DECEIVING YOU ABOUT THE KORAN
AUSTRALIA: Muslim Women Discuss Controversial Quran Passage Regarding Marital Discipline April 08
Prominent imams and celebrity Muslims are misleading us in their panic over a Hizb ut Tahrir video showing two Muslim women demonstrating just how men should do that hitting.
The Koran says no such thing, they claim, but it does and the Department of Social Services has sponsored another video in which an imam explains one of the rules: don’t hit the face.
That’s right. Sheik Ayman Malas of Cabramatta Mosque, in a video of Muslim clerics denouncing domestic violence, actually explains in Arabic: “The Prophet (peace be upon him) said do not abuse the face.”
It shows the desperation of our political class to believe the best of Islam that it doesn’t even hear what an imam says in government propaganda.
That same desperation now drives politicians to join prominent Muslims in attacking the women behind the Hizb ut Tahrir video. They’d rather blame these women than admit the real problem is the Koran — the word of the Prophet Mohamed.
The women, one a teacher, were in fact correct in saying the Koran tells men they have a right to beat disobedient wives.
The women then showed in their video how some scholars say beating should be done: symbolically, with a stick the size of a toothbrush, or maybe with a scarf.
But that was telling us too much for Islam’s good, so the Australian National Imams Council and prominent media Muslims, from Channel 10’s Waleed Aly to regular ABC panellist Maha Abdo, signed a joint letter denouncing the women.
“Australian Muslim women and men unequivocally reject suggestions that there are religious justifications for any form of violence against women,” they said.
“Violence against women … betrays the example of the Prophet Mohamed” and the women’s views were “not widely shared amongst the Australian Muslim community”.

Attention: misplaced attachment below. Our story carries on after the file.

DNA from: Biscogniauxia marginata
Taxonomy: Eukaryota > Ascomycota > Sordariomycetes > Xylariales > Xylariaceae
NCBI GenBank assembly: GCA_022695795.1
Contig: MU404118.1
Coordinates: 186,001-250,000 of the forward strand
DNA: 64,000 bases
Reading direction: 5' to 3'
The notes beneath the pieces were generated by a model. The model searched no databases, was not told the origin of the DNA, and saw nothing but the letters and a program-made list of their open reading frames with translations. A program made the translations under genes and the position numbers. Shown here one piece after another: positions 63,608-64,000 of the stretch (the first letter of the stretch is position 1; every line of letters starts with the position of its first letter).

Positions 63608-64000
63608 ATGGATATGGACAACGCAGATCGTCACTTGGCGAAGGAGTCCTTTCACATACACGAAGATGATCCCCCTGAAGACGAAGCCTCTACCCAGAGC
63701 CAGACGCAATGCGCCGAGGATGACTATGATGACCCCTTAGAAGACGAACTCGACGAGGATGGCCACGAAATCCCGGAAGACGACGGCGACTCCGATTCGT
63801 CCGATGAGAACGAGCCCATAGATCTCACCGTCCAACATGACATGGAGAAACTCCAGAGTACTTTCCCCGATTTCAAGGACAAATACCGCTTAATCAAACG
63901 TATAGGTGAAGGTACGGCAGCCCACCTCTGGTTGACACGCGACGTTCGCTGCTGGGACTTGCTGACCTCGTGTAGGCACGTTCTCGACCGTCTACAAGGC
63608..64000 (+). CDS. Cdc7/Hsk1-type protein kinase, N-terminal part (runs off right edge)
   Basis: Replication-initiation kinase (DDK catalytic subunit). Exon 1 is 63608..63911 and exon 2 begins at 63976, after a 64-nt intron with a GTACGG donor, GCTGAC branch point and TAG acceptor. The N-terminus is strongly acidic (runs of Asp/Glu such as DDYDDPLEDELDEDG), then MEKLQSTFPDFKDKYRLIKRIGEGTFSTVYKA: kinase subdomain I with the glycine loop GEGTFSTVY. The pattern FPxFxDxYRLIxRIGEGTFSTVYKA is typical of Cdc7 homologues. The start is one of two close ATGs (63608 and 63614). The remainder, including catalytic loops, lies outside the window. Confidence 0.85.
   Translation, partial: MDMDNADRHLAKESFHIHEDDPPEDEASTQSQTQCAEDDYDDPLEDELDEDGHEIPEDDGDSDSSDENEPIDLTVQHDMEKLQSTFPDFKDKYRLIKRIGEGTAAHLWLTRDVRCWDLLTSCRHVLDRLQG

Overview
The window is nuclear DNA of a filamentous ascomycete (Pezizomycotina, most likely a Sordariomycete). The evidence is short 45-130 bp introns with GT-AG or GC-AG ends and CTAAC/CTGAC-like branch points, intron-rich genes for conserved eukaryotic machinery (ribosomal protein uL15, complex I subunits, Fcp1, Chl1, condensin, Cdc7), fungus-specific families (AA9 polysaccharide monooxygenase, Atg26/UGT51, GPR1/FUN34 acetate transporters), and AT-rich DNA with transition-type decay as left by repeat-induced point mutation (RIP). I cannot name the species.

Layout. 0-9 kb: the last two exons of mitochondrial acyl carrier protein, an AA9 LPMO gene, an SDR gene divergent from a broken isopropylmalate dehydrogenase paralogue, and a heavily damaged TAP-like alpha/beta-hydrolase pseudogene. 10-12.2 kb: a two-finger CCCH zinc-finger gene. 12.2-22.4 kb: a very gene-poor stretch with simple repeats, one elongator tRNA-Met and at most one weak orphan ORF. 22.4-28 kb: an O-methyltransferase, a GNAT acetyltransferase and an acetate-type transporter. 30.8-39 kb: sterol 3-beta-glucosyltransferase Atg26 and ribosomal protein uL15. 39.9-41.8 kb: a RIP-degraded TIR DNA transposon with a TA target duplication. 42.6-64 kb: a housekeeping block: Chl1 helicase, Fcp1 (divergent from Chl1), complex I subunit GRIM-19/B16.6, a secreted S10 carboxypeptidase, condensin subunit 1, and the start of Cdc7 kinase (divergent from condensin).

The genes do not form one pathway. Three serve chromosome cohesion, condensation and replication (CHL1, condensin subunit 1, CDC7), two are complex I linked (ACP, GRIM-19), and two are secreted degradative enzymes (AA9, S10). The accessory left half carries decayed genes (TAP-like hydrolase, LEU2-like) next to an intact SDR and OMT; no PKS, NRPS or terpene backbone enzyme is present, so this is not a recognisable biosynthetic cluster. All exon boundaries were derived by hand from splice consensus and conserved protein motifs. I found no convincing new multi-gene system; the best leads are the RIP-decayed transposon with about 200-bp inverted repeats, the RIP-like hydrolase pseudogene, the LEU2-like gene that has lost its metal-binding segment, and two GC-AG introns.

Of course, we’d like that to be true. But then there are the facts.
No religious justification for violence against women?
False. The Koran instructs: “Men are the maintainers of women because Allah has made some of them to excel others”, and if their wives disobey, then husbands may “admonish them, and leave them alone in the sleeping places and beat them”.
Violence betrays the example of Mohamed?
False. The Sahih Muslim, considered one of the most authentic collections of sayings about the Prophet, quotes his wife, Aisha, saying what he’d done when she’d left home without permission: “He struck me on the chest which caused me pain.”
As for the claim most Australian Muslims don’t believe the Koran permits beating wives, I’d bet that’s false, too.
Sure, most Muslims probably oppose domestic violence, and many imams say other passages of the Koran recommend mercy. But I’d suggest most also know Mohamed gave men control over their wives and let them beat the disobedient, which is exactly what Keysar Trad, head of the Australian Federation of Islamic Councils, conceded in an interview with me earlier this year.
Trad confirmed that beating wives was “step three” after counselling, but urged: “Before you even consider using your hand, before you consider an act of violence, have you checked box No. 1?”
But when you point all this out, quoting the Koran, apologists protest.
Silma Ihram, a convert from the Australian Muslim Women’s Association, even claimed on Sky News we had “no right” to quote the Koran like this: “That is for a scholar to do and not for you or me.”
More evasion, I’m afraid. You see, the most authoritative scholars confirm the Koran’s plain words.
Take Sheikh Yusuf al-Qaradawi, head of the International Union of Muslim Scholars: “If the husband senses that feelings of disobedience and rebelliousness are rising against him in his wife”, he should counsel her or stop sleeping with her. But “if this approach fails, it is permissible for him to beat her lightly with his hands, avoiding her face and other sensitive areas”.
Or take Sheik Ahmad al-Tayyeb, Grand Mufti of the Egypt’s famed Al-Azhar Mosque and voted the “most influential Muslim in the world” by the Muslim 500 magazine: “With regard to wife beating … in a nutshell, it appeared as part of a program to reform the wife …
“By Allah, even if only one woman out of a million can be reformed by light beatings … It’s not really beating, it’s more like punching …
“It’s like shoving or poking her. That’s what it is.”
I’m glad apologists say that’s not how they understand the Koran, but they shouldn’t pretend that’s not what Mohamed preached.
Otherwise, it seems they’re fooling themselves … or us.